The range of episodes, from "Equilibrium" to "Rejoined," begs a multitude of questions. For example, whatever happened to the much-hinted-at possibility of a Dax - Bashir relationship? What has Farrell made of being directed by Jonathan Frakes and LeVar Burton, as well as co-stars Brooks and Auberjonois? Does Farrell herself want to move behind the camera? Does she think The addition of the USS Defiant has opened up the show any? Is the ongoing Dominion sub-plot worth persuing? Farrell can't help but laugh as the questions are rattled off one after another. "Can I try answering them one at a time?" she wonders.
"Dax wouldn't sleep with Bashir because he's not old enough. He could not handle it. A roll in the hay is all it would be. Dax would want more than that. He's very young and seems to be a bit of a dog with women. Dax would be much more apt to get involved with someone more complex. the tease stuff with Sid was fun to play - I adore Sid- but I'm glad they let it go," she admits. "Many people ask me about Sisko, especially after the alternate world episode ("Through the Looking Glass"). He has such a powerful presance, so it might be interesting. I haven't thought about it going any farther because they didn't really touch it after that show."
Over the years, Farrell has been put through her acting paces by several gentlemen best known for their work before the camera, most notably Frakes, Brooks, Burton, and Auberjonois. Frakes directed "The search, Part II," "Meridian," and "Past Tense, part II," while Brooks helmed "The Abandoned," "Fascination," and "Rejoined," Burton called the shots on "Indiscreation," and Auberjonois did the same on "Prophet Motive," "Family Business," and "Hipocratic Oath". Farrell utters only words of praise when discussing the quartet. "I love Jonathan. He's so much fun to work with because you really don't feel like you're working," she reasons. " He gives great notes. He's very clear and honest, and I really appreciate that.When you go to work and do the best you can, you don't want someone pussyfooting around with you. You just want a director to tell you straight if you're giving him what he's after. Jonathan tells you straight.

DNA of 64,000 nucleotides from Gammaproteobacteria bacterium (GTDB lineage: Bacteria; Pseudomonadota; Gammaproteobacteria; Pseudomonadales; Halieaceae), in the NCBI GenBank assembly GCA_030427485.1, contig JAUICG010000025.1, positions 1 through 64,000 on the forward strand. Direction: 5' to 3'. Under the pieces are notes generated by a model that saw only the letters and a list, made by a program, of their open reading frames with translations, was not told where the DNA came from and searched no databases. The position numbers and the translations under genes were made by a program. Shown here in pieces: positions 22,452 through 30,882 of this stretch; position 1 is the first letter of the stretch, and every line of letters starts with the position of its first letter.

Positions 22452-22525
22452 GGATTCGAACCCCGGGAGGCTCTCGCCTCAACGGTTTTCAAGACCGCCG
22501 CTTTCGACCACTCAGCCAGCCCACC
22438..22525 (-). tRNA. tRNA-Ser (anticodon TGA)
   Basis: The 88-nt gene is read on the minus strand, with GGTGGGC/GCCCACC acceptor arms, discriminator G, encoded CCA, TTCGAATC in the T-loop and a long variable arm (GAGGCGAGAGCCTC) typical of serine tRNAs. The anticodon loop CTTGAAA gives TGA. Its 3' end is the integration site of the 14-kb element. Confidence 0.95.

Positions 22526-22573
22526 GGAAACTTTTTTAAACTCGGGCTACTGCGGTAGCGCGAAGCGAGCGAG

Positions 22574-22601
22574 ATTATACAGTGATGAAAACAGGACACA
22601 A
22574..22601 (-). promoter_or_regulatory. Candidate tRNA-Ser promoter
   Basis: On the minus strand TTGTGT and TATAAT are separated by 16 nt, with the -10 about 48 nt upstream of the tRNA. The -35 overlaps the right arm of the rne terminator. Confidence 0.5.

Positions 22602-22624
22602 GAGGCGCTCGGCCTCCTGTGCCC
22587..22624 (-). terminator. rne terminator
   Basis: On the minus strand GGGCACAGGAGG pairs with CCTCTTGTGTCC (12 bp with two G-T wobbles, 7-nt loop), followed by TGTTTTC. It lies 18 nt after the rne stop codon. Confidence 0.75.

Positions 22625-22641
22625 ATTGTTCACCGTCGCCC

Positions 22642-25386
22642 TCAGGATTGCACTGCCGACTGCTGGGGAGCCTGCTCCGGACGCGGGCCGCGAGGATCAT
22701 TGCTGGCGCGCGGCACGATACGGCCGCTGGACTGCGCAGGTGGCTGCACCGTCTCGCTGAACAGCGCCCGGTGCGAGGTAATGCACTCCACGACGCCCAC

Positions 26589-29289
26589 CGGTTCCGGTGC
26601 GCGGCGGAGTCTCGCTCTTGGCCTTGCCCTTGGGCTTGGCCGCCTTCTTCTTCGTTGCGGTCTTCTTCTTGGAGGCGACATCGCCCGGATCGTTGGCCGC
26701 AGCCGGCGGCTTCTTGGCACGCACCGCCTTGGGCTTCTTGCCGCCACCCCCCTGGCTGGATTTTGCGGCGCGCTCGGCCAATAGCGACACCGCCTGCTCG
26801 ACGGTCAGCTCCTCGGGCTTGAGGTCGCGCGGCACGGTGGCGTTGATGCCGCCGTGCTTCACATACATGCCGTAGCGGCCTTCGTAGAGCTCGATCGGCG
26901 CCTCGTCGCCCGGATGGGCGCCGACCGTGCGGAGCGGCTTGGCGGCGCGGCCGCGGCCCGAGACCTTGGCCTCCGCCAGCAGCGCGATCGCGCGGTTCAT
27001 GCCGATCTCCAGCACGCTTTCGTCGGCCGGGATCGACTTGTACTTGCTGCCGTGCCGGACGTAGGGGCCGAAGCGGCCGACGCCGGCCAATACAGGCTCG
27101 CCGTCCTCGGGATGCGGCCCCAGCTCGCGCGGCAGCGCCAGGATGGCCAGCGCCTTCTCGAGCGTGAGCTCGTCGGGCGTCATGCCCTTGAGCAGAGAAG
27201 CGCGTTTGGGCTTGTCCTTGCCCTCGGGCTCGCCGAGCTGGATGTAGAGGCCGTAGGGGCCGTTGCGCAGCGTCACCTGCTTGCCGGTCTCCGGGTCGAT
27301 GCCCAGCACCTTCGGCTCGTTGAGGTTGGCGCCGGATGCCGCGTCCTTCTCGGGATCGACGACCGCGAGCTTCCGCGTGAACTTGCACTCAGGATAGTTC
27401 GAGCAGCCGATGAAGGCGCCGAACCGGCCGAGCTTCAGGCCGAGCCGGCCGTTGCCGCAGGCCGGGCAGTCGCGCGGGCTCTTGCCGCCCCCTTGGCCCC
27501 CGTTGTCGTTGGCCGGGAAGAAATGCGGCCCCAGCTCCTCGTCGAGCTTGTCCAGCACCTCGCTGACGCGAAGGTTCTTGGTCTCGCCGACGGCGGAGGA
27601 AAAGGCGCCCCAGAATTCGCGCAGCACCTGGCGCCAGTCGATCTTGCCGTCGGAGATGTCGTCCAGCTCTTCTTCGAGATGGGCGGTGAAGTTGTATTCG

"Avery has a real passion for the craft or acting and you can't help but get caught up in it, especially when he directs. I think he did a really great job with 'Rejoined.' I still feel I'm not the best actress I can be yet, and he gave me some of his passion. It was like, ' Oh God, yes. This is about what I love to do.' It's funny, I hardly worked with LeVar and Rene because I was barely in their episodes. I like LeVar and I hope to do more with him. I must say that it's really nice to be on the set when Rene is directing, because it's really the only time I see him out of his makeup.He seems really comfortable as a director. He knows exactly what he wants and he always looks like he enjoys what he's doing."
And might the day come when Farrell will want to move behind the camera and direct an episode of Star Trek: Deep Space Nine? "To be honest, I've thought about it. I've sat in on some of the meetings, but I don't know that this show would be something I could direct," she says. "I know there would be many people around to hold the bag if I screwed up. I really don't know. I'm interested in exploring it, so we'll se what happens."